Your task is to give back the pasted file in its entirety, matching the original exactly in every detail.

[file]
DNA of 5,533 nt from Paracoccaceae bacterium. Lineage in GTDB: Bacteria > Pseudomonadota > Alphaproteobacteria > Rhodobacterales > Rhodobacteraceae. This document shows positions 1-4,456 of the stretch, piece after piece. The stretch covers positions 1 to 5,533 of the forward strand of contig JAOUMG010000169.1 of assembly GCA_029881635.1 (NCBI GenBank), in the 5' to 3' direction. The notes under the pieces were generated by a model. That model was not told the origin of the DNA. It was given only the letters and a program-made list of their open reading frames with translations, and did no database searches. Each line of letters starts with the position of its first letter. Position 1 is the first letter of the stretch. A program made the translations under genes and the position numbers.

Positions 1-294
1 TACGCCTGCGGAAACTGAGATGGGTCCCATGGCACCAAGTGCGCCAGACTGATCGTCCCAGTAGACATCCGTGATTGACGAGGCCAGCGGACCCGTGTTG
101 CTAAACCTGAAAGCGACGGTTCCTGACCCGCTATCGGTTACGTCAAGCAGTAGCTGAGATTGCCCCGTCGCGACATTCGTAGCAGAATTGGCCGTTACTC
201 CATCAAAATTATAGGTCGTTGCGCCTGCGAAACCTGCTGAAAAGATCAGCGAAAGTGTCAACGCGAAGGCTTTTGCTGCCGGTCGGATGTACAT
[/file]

DNA of 5,533 nt from Paracoccaceae bacterium. Lineage in GTDB: Bacteria > Pseudomonadota > Alphaproteobacteria > Rhodobacterales > Rhodobacteraceae. This document shows positions 1-4,456 of the stretch, piece after piece. The stretch covers positions 1 to 5,533 of the forward strand of contig JAOUMG010000169.1 of assembly GCA_029881635.1 (NCBI GenBank), in the 5' to 3' direction. The notes under the pieces were generated by a model. That model was not told the origin of the DNA. It was given only the letters and a program-made list of their open reading frames with translations, and did no database searches. Each line of letters starts with the position of its first letter. Position 1 is the first letter of the stretch. A program made the translations under genes and the position numbers.

Positions 1-294
1 TACGCCTGCGGAAACTGAGATGGGTCCCATGGCACCAAGTGCGCCAGACTGATCGTCCCAGTAGACATCCGTGATTGACGAGGCCAGCGGACCCGTGTTG
101 CTAAACCTGAAAGCGACGGTTCCTGACCCGCTATCGGTTACGTCAAGCAGTAGCTGAGATTGCCCCGTCGCGACATTCGTAGCAGAATTGGCCGTTACTC
201 CATCAAAATTATAGGTCGTTGCGCCTGCGAAACCTGCTGAAAAGATCAGCGAAAGTGTCAACGCGAAGGCTTTTGCTGCCGGTCGGATGTACAT